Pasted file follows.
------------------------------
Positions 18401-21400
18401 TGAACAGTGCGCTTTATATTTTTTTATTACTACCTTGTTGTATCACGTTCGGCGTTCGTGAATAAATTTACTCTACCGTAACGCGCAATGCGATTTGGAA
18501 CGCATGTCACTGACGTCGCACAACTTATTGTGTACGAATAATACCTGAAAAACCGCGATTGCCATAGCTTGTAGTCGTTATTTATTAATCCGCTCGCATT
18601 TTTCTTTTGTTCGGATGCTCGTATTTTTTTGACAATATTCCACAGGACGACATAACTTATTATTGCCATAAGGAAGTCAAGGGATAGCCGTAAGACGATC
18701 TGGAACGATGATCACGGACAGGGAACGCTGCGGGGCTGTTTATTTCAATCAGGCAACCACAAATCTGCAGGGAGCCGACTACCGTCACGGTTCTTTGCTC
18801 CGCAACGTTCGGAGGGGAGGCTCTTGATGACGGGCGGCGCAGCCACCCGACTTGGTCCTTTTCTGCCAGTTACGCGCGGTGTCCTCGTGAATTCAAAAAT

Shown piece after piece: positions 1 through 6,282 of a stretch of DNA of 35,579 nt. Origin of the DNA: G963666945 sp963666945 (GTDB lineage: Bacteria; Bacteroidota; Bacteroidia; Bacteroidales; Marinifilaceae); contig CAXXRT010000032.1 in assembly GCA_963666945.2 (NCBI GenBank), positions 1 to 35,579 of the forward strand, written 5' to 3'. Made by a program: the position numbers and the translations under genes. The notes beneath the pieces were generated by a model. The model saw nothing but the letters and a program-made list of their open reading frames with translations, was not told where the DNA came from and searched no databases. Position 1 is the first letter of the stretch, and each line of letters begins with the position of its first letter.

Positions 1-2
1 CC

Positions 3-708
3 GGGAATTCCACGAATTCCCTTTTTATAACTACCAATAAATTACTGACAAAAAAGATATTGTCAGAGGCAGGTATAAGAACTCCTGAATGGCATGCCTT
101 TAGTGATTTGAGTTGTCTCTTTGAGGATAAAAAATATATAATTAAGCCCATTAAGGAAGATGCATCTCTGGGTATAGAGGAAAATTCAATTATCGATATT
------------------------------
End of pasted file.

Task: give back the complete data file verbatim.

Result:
Positions 18401-21400
18401 TGAACAGTGCGCTTTATATTTTTTTATTACTACCTTGTTGTATCACGTTCGGCGTTCGTGAATAAATTTACTCTACCGTAACGCGCAATGCGATTTGGAA
18501 CGCATGTCACTGACGTCGCACAACTTATTGTGTACGAATAATACCTGAAAAACCGCGATTGCCATAGCTTGTAGTCGTTATTTATTAATCCGCTCGCATT
18601 TTTCTTTTGTTCGGATGCTCGTATTTTTTTGACAATATTCCACAGGACGACATAACTTATTATTGCCATAAGGAAGTCAAGGGATAGCCGTAAGACGATC
18701 TGGAACGATGATCACGGACAGGGAACGCTGCGGGGCTGTTTATTTCAATCAGGCAACCACAAATCTGCAGGGAGCCGACTACCGTCACGGTTCTTTGCTC
18801 CGCAACGTTCGGAGGGGAGGCTCTTGATGACGGGCGGCGCAGCCACCCGACTTGGTCCTTTTCTGCCAGTTACGCGCGGTGTCCTCGTGAATTCAAAAAT

Shown piece after piece: positions 1 through 6,282 of a stretch of DNA of 35,579 nt. Origin of the DNA: G963666945 sp963666945 (GTDB lineage: Bacteria; Bacteroidota; Bacteroidia; Bacteroidales; Marinifilaceae); contig CAXXRT010000032.1 in assembly GCA_963666945.2 (NCBI GenBank), positions 1 to 35,579 of the forward strand, written 5' to 3'. Made by a program: the position numbers and the translations under genes. The notes beneath the pieces were generated by a model. The model saw nothing but the letters and a program-made list of their open reading frames with translations, was not told where the DNA came from and searched no databases. Position 1 is the first letter of the stretch, and each line of letters begins with the position of its first letter.

Positions 1-2
1 CC

Positions 3-708
3 GGGAATTCCACGAATTCCCTTTTTATAACTACCAATAAATTACTGACAAAAAAGATATTGTCAGAGGCAGGTATAAGAACTCCTGAATGGCATGCCTT
101 TAGTGATTTGAGTTGTCTCTTTGAGGATAAAAAATATATAATTAAGCCCATTAAGGAAGATGCATCTCTGGGTATAGAGGAAAATTCAATTATCGATATT